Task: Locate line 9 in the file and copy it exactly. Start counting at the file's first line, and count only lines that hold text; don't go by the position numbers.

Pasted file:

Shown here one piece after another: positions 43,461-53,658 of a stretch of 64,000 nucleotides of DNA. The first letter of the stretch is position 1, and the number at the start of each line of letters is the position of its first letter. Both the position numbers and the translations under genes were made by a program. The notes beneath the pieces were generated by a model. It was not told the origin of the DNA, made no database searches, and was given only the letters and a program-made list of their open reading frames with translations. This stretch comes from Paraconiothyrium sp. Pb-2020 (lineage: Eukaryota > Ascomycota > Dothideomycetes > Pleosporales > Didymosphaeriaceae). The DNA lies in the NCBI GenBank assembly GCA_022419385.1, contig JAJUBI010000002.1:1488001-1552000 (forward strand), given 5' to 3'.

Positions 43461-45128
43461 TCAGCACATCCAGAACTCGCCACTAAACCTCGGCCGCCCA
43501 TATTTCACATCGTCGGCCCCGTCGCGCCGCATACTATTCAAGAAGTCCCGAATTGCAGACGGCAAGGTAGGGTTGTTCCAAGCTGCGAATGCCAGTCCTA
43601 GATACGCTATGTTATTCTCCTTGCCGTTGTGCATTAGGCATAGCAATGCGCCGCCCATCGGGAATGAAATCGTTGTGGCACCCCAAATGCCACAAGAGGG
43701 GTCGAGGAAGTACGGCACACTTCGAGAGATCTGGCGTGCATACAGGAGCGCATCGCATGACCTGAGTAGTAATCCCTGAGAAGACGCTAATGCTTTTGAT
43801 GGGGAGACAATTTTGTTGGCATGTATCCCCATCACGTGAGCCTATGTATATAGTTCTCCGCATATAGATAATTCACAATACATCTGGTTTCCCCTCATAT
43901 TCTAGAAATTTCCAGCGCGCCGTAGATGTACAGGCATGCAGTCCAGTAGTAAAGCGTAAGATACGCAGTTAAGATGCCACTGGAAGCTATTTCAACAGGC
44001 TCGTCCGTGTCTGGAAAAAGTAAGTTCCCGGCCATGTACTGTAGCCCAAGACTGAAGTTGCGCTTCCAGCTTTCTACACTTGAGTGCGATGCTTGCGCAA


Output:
44001 TCGTCCGTGTCTGGAAAAAGTAAGTTCCCGGCCATGTACTGTAGCCCAAGACTGAAGTTGCGCTTCCAGCTTTCTACACTTGAGTGCGATGCTTGCGCAA